Student Research Highlights Scholarly And Creative Works Conference

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Dr. Sarah Lee, assistant professor of organizational behavior and management in the Barowsky School of Business, was the keynote speaker at the Eighth Annual Scholarly and Creative Works Conference (SCWC) on the Dominican University of California campus on April 19.

The day-long event, which attracted students from College of Marin and several local high schools, showcased a collection of scholarly and creative works including research papers and posters, creative writing, and dance and choral performances by Dominican’s undergraduate and graduate students. More than 200 students participated.

The conference began in Guzman Lecture Hall with a videotaped musical prelude followed by a welcoming address by Dominican President Nicola Pitchford and Dr. Lee’s keynote address. There were oral presentations in Guzman Hall and poster presentations in the Conlan Center gymnasium throughout the day.

For a complete schedule of oral and poster presentations or for more information, visit the SCWC website.

Watch SCWC Video By Julia Zasso '22.

Check out student and faculty research on Dominican Scholar, the University’s institutional repository which is fast approaching the 2,000,000 download milestone.

Dr. Lee's teaching and research interests are mainly at the intersection of social psychology and organizational studies. Her passion lies in understanding human psychology and behavior to help inform organizations to create best practices, and to teach in a way that is both practical and impactful for her students. Her research studies issues that organizations face regarding social justice and DEI efforts, including: examining the barriers to minorities’ upward mobility in organizations, student resilience and well-being, and sustainable sourcing in a post-pandemic era. 

Her keynote speech discussed how scholarship and research can be used to advance social mobility, health and wellness, and educational success for students, as well as to support faculty and staff in these efforts.  Dr. Lee’s work is published and presented at both social psychology and business management conferences and outlets.

“Research is often seen as a separate category from teaching, but my belief is that there is a way that the two can be complementary. On top of that, research can be a tool to advance our teaching so that we can constantly be evolving and growing as an educational institution,” Dr. Lee said.

“I will address how we can have an innovative and empathetic approach to scholarship and teaching, including a recent study I conducted in collaboration with faculty from LAE and HNS on integrating curricular mindfulness micro-interventions to support student resilience. This is just one example of using research - conducting a study collecting quantitative and qualitative data on the impact of mindfulness on student well-being - to inform our work as an educational institution.”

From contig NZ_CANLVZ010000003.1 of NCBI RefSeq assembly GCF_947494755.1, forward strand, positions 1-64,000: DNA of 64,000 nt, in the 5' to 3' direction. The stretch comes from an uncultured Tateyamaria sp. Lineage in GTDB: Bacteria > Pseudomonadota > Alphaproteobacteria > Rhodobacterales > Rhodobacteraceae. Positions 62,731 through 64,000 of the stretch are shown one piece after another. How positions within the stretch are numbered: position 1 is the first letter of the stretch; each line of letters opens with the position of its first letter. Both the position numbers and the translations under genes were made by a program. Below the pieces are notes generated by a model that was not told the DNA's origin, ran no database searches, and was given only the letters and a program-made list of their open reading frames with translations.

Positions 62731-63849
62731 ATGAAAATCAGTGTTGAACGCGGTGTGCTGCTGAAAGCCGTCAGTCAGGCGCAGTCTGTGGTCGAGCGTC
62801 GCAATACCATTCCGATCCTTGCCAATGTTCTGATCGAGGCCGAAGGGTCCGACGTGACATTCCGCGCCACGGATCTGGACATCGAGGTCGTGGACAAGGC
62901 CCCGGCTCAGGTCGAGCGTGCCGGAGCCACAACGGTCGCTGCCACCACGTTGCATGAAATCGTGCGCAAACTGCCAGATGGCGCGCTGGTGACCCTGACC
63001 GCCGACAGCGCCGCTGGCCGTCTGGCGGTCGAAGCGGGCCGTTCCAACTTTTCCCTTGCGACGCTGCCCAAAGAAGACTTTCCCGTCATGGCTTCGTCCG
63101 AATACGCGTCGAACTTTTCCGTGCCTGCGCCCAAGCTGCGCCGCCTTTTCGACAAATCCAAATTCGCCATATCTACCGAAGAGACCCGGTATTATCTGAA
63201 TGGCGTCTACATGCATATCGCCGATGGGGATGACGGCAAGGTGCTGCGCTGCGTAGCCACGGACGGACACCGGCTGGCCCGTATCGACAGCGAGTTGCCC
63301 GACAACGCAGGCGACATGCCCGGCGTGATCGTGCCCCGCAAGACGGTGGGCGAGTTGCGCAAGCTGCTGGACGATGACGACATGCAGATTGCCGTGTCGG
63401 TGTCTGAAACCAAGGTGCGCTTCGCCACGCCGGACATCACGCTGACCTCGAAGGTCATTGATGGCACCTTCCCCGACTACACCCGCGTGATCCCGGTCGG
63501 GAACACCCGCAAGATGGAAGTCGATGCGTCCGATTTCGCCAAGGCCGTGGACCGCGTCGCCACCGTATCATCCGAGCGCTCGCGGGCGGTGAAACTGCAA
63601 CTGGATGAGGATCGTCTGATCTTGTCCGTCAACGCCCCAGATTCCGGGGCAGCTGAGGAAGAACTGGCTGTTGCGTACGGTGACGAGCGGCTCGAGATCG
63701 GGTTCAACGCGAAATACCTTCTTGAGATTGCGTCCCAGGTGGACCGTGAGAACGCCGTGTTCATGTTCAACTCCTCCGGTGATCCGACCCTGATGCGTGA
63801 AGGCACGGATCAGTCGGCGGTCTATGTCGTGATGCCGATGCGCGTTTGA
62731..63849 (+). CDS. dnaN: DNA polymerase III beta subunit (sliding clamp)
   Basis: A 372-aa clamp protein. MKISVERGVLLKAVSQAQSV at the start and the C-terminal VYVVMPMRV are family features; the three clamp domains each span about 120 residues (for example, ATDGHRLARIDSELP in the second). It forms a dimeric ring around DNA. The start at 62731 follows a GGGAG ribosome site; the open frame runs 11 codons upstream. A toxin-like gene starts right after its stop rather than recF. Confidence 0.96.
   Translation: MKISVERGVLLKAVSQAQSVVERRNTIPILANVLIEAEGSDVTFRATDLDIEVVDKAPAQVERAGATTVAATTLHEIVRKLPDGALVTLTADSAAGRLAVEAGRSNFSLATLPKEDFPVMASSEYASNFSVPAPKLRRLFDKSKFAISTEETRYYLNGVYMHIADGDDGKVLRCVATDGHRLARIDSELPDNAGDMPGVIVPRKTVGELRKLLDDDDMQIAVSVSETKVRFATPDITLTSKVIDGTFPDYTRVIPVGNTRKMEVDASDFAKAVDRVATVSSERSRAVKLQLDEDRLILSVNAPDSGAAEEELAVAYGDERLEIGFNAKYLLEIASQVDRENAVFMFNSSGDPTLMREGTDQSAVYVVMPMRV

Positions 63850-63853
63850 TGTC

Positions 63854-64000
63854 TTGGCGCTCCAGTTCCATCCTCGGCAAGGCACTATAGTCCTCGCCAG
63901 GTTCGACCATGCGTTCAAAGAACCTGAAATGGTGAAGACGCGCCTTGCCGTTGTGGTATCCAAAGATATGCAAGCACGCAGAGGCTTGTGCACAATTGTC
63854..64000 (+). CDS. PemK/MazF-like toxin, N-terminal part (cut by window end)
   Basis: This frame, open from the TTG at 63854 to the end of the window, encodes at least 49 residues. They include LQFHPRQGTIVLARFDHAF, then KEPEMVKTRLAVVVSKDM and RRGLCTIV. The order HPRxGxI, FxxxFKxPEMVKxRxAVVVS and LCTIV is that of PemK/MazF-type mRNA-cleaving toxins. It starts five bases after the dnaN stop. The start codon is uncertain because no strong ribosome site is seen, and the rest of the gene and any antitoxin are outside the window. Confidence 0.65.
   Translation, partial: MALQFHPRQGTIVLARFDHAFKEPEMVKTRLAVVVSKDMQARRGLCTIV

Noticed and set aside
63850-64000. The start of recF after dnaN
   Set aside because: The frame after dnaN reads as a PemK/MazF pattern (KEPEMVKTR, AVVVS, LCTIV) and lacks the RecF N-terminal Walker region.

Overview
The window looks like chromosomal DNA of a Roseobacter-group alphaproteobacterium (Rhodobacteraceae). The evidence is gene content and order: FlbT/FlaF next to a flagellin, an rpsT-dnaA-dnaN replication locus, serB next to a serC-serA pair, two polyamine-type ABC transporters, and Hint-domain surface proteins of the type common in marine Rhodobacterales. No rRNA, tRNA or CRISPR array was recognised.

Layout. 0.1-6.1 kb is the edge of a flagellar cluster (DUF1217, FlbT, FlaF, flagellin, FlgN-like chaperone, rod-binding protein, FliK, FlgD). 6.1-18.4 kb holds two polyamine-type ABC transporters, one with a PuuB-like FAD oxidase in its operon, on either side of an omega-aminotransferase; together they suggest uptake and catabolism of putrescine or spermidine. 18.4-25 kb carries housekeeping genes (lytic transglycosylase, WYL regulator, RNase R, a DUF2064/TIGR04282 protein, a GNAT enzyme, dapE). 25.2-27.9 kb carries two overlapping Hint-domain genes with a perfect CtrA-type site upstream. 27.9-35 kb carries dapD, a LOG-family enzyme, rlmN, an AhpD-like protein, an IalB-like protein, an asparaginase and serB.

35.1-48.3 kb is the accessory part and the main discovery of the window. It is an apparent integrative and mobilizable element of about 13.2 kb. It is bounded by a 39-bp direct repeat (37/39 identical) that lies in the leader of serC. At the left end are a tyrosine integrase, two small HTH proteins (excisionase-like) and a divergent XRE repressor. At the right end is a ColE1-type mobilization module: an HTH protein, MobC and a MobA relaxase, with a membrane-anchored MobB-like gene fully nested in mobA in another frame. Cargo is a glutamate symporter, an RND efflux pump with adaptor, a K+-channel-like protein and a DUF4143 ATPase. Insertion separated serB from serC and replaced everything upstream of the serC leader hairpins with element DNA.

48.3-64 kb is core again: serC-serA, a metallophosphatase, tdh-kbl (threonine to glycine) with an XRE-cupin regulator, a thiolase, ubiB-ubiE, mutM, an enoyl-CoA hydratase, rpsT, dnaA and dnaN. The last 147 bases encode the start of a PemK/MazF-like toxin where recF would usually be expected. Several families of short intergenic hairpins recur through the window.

Dr. Lee – who is involved with the Diversity Action Group (DAG), especially in the Inclusive Hiring and Promotion workgroup; Women in Leadership & Philanthropy Council (WLPC), Institute of Leadership – notes that Dominican is a diverse, minority-serving university with a clear mission and set of values that point to educating and supporting students to become leaders in local and global communities.

“The way to truly succeed in these goals is to have institutional mechanisms in place that lower the barriers of entry for students in all types of well-being, from academic to financial health, physical to emotional health,” she says. “Our students are whole human beings that require more than just lectures and homework, but rather tools to build resilience so that they can navigate life inside and outside of the classroom.”

Dr. Lee’s academic interests stemmed from her high school education at San Domenico School, and followed her to UC Berkeley, where she received her bachelor’s degrees in both psychology and music. She received her PhD in organizations & management from Emory University, where she utilized her background in social psychology to study organizational issues, such as diversity and leadership. 

For the SCWC, the Associated Students of Dominican University (ASDU) in collaboration with Student Life, Title IX coordinator Casey Halcro and the SCW Conference team, collected data from students concerning peer victimization and harassment at DUC.  Data collection began in April and continue through the conference, with ASDU promoting the survey at various locations on campus the day of the conference. The survey will ask students of their experiences of sexual harassment and discrimination in any form, from any source, in any context, and their knowledge of DU's policies and procedures on how to report such incidents.

For more information, contact SCWC co-organizers, Dr. William Phillips and Christina Mayes at or

Scholarly and Creative Works Conference logo created by Cherish Spikes '22.

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